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  1. Free, publicly-accessible full text available August 27, 2022
  2. Pandemics are a consequence of a series of processes that span scales from viral biology at 10−9 m to global transmission at 106 m. The pathogen passes from one host species to another through a sequence of events that starts with an infected reservoir host and entails interspecific contact, innate immune responses, receptor protein structure within the potential host, and the global spread of the novel pathogen through the naive host population. Each event presents a potential barrier to the onward passage of the virus and should be characterized with an integrated transdisciplinary approach. Epidemic control is based on themore »prevention of exposure, infection, and disease. However, the ultimate pandemic prevention is prevention of the spillover event itself. Here, we focus on the potential for preventing the spillover of henipaviruses, a group of viruses derived from bats that frequently cross species barriers, incur high human mortality, and are transmitted among humans via stuttering chains. We outline the transdisciplinary approach needed to prevent the spillover process and, therefore, future pandemics.« less
  3. Abstract Analyses of transient dynamics are critical to understanding infectious disease transmission and persistence. Identifying and predicting transients across scales, from within-host to community-level patterns, plays an important role in combating ongoing epidemics and mitigating the risk of future outbreaks. Moreover, greater emphases on non-asymptotic processes will enable timely evaluations of wildlife and human diseases and lead to improved surveillance efforts, preventive responses, and intervention strategies. Here, we explore the contributions of transient analyses in recent models spanning the fields of epidemiology, movement ecology, and parasitology. In addition to their roles in predicting epidemic patterns and endemic outbreaks, we exploremore »transients in the contexts of pathogen transmission, resistance, and avoidance at various scales of the ecological hierarchy. Examples illustrate how (i) transient movement dynamics at the individual host level can modify opportunities for transmission events over time; (ii) within-host energetic processes often lead to transient dynamics in immunity, pathogen load, and transmission potential; (iii) transient connectivity between discrete populations in response to environmental factors and outbreak dynamics can affect disease spread across spatial networks; and (iv) increasing species richness in a community can provide transient protection to individuals against infection. Ultimately, we suggest that transient analyses offer deeper insights and raise new, interdisciplinary questions for disease research, consequently broadening the applications of dynamical models for outbreak preparedness and management.« less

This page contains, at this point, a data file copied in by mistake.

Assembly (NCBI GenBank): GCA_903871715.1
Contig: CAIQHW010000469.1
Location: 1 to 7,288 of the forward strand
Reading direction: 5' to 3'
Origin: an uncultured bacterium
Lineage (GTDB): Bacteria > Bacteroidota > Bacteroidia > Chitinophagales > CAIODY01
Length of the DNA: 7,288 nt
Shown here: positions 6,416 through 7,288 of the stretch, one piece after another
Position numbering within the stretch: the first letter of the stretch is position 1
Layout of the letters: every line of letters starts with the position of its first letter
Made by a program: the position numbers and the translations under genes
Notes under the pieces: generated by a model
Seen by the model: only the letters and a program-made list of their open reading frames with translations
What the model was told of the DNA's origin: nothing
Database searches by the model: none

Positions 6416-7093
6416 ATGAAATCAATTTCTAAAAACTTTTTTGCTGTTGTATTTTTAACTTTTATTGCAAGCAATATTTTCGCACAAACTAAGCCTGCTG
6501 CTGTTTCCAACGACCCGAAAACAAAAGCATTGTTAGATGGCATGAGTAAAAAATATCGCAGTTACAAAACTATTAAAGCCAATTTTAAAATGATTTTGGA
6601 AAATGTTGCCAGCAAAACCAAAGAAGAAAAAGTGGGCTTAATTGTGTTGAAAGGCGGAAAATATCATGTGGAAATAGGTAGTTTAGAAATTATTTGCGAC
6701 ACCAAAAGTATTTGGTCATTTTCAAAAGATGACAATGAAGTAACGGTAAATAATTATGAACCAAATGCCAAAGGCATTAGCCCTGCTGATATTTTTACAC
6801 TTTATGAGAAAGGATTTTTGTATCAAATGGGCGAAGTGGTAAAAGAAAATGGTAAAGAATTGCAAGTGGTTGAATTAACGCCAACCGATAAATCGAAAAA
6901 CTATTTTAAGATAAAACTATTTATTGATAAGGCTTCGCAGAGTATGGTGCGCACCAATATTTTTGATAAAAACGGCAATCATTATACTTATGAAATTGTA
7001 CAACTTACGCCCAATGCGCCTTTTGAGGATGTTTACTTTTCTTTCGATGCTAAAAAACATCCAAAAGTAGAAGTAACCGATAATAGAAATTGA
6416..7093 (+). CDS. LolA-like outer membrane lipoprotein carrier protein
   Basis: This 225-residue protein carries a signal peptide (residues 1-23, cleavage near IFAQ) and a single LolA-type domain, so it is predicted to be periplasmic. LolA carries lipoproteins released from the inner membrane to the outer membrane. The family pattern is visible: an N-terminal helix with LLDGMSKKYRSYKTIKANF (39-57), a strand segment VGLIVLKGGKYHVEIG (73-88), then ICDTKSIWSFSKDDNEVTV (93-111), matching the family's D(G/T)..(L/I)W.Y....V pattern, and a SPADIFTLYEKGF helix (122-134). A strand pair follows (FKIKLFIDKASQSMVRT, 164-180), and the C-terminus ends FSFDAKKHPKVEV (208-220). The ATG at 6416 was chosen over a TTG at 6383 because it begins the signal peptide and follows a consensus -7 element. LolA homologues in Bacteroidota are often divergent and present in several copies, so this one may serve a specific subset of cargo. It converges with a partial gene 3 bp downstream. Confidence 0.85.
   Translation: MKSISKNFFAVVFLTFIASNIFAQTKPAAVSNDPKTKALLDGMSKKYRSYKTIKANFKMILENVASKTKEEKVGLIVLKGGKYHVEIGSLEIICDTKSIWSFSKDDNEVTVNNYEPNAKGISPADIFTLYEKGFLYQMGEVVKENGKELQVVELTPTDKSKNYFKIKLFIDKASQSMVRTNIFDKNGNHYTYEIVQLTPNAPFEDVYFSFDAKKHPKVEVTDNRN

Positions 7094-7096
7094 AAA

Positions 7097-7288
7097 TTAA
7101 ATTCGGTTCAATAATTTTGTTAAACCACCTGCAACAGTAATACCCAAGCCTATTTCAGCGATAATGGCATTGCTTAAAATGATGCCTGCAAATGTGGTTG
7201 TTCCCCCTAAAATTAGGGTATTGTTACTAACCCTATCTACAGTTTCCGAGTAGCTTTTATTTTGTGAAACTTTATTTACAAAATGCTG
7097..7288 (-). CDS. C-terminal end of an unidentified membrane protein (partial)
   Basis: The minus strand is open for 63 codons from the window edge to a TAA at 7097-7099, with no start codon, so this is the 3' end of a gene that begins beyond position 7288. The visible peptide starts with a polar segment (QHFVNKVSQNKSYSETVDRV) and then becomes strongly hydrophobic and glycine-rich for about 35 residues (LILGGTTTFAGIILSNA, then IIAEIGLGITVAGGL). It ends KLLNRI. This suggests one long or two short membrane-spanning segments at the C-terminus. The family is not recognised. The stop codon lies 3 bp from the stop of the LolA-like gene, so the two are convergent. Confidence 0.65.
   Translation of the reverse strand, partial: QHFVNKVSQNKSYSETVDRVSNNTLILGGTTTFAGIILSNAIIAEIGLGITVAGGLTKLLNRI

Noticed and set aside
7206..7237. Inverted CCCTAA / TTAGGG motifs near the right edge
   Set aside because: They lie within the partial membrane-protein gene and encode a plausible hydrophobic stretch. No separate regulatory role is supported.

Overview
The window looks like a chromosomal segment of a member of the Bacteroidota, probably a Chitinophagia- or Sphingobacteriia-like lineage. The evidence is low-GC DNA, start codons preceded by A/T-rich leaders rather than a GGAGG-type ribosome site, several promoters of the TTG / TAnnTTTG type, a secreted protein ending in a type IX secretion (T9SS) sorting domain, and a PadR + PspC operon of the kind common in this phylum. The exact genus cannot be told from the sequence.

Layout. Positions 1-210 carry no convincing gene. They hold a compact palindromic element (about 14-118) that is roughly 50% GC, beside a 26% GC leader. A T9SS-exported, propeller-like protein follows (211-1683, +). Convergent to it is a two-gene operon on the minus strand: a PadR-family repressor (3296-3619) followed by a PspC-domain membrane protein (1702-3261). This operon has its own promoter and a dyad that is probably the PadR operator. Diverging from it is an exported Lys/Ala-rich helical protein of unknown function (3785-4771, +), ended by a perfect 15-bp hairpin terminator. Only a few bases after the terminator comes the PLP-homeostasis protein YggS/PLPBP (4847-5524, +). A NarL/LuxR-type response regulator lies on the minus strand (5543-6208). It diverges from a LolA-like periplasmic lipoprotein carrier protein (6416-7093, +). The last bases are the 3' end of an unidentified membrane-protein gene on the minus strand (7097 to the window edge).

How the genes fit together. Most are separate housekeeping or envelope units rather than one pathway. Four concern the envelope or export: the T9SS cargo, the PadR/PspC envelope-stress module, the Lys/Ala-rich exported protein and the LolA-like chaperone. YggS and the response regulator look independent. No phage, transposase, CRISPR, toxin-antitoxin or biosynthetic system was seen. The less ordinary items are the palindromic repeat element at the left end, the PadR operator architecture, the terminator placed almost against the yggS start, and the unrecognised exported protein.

4. Bauer, Silke (Ed.)